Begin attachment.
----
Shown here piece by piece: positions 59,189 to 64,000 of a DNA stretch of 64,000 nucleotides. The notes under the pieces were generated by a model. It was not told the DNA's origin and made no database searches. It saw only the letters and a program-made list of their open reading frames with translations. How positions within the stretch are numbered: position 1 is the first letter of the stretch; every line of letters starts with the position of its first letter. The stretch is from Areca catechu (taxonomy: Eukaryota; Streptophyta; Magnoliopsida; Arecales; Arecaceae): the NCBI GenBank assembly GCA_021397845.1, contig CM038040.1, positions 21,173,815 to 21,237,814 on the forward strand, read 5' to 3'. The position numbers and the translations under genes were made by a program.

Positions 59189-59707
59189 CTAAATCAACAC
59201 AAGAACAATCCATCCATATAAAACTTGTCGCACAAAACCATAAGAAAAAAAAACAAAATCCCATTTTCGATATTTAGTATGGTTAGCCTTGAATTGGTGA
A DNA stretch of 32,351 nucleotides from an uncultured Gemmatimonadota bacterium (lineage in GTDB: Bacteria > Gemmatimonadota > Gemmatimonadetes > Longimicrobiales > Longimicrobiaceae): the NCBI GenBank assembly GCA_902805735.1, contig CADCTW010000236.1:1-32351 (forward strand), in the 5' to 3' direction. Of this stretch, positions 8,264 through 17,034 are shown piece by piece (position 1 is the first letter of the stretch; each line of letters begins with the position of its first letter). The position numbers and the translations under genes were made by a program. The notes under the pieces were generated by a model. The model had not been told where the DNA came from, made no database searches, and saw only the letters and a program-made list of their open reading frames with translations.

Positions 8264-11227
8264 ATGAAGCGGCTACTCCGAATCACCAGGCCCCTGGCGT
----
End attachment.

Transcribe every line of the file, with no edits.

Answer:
Shown here piece by piece: positions 59,189 to 64,000 of a DNA stretch of 64,000 nucleotides. The notes under the pieces were generated by a model. It was not told the DNA's origin and made no database searches. It saw only the letters and a program-made list of their open reading frames with translations. How positions within the stretch are numbered: position 1 is the first letter of the stretch; every line of letters starts with the position of its first letter. The stretch is from Areca catechu (taxonomy: Eukaryota; Streptophyta; Magnoliopsida; Arecales; Arecaceae): the NCBI GenBank assembly GCA_021397845.1, contig CM038040.1, positions 21,173,815 to 21,237,814 on the forward strand, read 5' to 3'. The position numbers and the translations under genes were made by a program.

Positions 59189-59707
59189 CTAAATCAACAC
59201 AAGAACAATCCATCCATATAAAACTTGTCGCACAAAACCATAAGAAAAAAAAACAAAATCCCATTTTCGATATTTAGTATGGTTAGCCTTGAATTGGTGA
A DNA stretch of 32,351 nucleotides from an uncultured Gemmatimonadota bacterium (lineage in GTDB: Bacteria > Gemmatimonadota > Gemmatimonadetes > Longimicrobiales > Longimicrobiaceae): the NCBI GenBank assembly GCA_902805735.1, contig CADCTW010000236.1:1-32351 (forward strand), in the 5' to 3' direction. Of this stretch, positions 8,264 through 17,034 are shown piece by piece (position 1 is the first letter of the stretch; each line of letters begins with the position of its first letter). The position numbers and the translations under genes were made by a program. The notes under the pieces were generated by a model. The model had not been told where the DNA came from, made no database searches, and saw only the letters and a program-made list of their open reading frames with translations.

Positions 8264-11227
8264 ATGAAGCGGCTACTCCGAATCACCAGGCCCCTGGCGT